LEADING politicians are boycotting Twitter for 48 hours over “hate and threatening behaviour”.

Hove and Portslade MP Peter Kyle is one of those taking part in the campaign, which urges the social media site to “get its house in order”.

The two-day period started at 9am yesterday, with the Labour MP sharing his final post on Sunday evening.

It said this was “a small act but an important one” and included the hashtag “no safe space for Jew hate”.

Mr Kyle told The Argus: “Quitting Twitter for a couple of days won’t change the world or end racism, but it’s a small and important way to send a message to people who’ve been harmed by anti-Semitism that we’re willing to act.

The Argus:

“And when thousands of us act together it adds up to a clear message to social media companies that they need to get their house in order to protect their community of users from hate and threatening behaviour.”

Brighton Pavilion MP Caroline Lucas also pledged to support the campaign.

She said yesterday: “From 9am today, I won’t be posting on Twitter for 48 hours in solidarity with all those facing hate on social media.

“It’s not OK, whether it’s anti-Semitism, racism, Islamophobia, misogyny, abuse of disabled people, homophobia, transphobia or anything else.”

She also included the “no safe space for Jew hate” hashtag.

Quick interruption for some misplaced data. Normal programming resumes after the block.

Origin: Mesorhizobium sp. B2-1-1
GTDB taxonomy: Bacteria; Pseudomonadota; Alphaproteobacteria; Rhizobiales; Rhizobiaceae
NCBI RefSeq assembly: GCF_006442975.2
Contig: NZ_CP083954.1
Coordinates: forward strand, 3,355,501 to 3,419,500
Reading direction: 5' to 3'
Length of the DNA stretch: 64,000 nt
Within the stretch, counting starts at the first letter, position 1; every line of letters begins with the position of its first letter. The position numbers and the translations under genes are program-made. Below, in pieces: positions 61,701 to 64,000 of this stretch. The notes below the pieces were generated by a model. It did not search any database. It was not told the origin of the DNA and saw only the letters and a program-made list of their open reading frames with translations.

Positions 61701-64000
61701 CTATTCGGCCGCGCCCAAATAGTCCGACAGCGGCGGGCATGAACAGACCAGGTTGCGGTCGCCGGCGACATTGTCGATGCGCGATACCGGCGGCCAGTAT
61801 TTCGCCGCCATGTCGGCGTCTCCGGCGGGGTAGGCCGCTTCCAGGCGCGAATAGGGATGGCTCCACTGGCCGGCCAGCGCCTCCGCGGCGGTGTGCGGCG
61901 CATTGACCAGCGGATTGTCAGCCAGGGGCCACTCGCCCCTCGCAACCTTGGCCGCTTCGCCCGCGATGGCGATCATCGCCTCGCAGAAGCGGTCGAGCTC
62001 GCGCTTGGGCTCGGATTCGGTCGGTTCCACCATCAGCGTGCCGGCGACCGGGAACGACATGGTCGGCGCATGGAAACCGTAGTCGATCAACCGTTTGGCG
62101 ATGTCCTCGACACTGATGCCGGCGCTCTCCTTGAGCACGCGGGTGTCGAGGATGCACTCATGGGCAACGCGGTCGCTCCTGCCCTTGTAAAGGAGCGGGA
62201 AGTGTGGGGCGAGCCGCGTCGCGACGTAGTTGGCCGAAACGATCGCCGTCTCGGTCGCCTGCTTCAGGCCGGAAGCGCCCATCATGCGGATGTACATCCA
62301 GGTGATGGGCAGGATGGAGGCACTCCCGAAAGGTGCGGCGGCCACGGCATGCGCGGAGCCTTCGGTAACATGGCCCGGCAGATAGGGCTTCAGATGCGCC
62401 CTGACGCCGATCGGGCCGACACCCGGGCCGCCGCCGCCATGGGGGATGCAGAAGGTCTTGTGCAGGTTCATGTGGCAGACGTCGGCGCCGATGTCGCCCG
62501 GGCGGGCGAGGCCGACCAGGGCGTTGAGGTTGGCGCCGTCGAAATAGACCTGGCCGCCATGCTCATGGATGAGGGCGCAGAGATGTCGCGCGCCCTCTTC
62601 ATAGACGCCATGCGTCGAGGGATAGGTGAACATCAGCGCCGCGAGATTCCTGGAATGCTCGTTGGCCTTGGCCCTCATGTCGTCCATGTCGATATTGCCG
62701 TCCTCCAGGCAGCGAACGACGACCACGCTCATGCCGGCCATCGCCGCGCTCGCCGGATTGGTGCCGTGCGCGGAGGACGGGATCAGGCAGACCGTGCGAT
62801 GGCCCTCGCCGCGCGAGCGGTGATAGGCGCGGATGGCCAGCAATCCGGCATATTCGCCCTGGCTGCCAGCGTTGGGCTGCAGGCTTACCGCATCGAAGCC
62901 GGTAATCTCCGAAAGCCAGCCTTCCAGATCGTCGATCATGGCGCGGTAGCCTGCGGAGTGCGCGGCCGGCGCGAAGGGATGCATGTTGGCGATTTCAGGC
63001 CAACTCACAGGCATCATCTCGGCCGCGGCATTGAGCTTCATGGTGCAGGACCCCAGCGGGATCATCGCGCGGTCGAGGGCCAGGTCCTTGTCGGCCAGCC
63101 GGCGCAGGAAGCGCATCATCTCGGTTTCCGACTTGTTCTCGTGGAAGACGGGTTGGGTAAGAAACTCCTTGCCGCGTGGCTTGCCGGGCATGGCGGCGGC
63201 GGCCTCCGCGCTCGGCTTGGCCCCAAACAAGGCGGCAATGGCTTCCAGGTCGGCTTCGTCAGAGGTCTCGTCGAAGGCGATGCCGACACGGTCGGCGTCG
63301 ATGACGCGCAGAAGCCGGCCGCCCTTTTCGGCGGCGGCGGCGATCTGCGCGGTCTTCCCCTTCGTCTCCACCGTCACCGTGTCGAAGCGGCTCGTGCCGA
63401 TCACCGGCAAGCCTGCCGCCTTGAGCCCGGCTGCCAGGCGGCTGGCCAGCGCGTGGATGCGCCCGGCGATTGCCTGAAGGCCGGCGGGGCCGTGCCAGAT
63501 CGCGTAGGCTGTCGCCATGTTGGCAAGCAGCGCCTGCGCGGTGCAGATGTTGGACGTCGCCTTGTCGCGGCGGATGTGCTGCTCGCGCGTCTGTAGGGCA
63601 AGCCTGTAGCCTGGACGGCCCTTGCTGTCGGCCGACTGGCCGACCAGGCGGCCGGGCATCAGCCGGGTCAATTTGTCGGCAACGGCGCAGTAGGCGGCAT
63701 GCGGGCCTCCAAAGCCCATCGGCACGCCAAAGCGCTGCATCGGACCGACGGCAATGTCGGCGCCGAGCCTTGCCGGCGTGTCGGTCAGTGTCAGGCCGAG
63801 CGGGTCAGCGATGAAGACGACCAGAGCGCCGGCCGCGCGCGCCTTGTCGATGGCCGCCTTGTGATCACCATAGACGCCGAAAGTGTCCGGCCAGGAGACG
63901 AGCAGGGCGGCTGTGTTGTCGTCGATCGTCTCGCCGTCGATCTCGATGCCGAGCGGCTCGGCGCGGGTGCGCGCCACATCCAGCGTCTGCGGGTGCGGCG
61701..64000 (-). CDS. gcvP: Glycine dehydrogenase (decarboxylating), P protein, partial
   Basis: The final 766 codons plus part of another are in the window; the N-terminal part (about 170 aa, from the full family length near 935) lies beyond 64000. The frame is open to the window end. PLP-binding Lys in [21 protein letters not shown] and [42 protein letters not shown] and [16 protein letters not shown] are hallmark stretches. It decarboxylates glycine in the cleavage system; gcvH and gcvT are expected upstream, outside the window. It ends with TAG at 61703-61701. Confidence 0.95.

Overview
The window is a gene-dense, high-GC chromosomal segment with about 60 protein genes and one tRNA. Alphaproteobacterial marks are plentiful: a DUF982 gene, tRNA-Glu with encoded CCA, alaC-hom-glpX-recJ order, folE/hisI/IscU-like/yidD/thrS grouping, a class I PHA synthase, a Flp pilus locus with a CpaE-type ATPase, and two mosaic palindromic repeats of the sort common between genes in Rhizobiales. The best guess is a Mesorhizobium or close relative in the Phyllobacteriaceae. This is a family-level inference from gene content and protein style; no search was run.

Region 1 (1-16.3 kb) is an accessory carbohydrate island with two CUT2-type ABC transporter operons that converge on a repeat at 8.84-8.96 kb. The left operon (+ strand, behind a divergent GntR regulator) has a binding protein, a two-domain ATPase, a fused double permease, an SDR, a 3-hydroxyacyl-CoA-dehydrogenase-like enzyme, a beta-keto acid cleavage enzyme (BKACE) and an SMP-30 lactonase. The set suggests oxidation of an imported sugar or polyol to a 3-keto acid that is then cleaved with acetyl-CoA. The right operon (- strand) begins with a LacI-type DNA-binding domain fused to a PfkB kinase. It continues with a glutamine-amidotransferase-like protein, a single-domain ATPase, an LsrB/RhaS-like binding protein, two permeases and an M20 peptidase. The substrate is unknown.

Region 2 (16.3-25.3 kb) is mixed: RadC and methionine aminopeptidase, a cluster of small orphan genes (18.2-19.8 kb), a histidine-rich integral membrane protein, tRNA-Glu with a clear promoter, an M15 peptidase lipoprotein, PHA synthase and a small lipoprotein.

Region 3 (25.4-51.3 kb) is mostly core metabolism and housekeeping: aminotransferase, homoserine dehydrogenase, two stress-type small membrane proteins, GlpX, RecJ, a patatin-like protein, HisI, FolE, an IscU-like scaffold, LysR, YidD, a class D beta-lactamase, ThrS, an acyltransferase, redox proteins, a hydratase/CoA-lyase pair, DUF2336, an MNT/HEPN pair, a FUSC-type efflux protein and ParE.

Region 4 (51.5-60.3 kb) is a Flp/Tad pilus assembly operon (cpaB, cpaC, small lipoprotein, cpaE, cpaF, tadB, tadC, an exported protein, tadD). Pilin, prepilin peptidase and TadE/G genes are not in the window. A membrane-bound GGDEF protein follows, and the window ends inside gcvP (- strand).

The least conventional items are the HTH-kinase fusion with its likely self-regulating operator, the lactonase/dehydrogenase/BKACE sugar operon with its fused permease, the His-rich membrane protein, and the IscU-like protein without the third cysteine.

The Argus:

Other Brighton and Hove figures to take part in the campaign include former council leader and current Labour councillor Daniel Yates, who said Twitter had been “a safe haven for hate speech for too long”.

The campaign comes after alleged anti-Semitism rocked Brighton and Hove City Council, leading to the authority changing hands from Labour to the Greens last week.

Councillor Anne Pissaridou, who was the chairwoman of the environment, transport and sustainability committee, was suspended by the Labour party on July 15 over posts she shared on social media which were alleged to contain anti-Semitic content.

Just days later, fellow Labour councillor Kate Knight quit the party after being reported for alleged anti-Semitism.

The Argus:

Cllr Knight, who held the position of deputy chairwoman of the council’s children, young people and skills committee, told the council she had resigned as a member of the Labour Party and from the council’s Labour group with immediate effect.

Then, hours after this news was revealed, Labour councillor Nichole Brennan also quit the party amid an investigation into photos of her holding up a sign calling Israel a “racist, apartheid state”.

As a result, the Greens became the largest party on Brighton and Hove City Council with 19 seats to Labour’s 18.

Last week, former council leader Nancy Platts announced her party would hand over control of the city council to the Greens, citing failed power-sharing negotiations.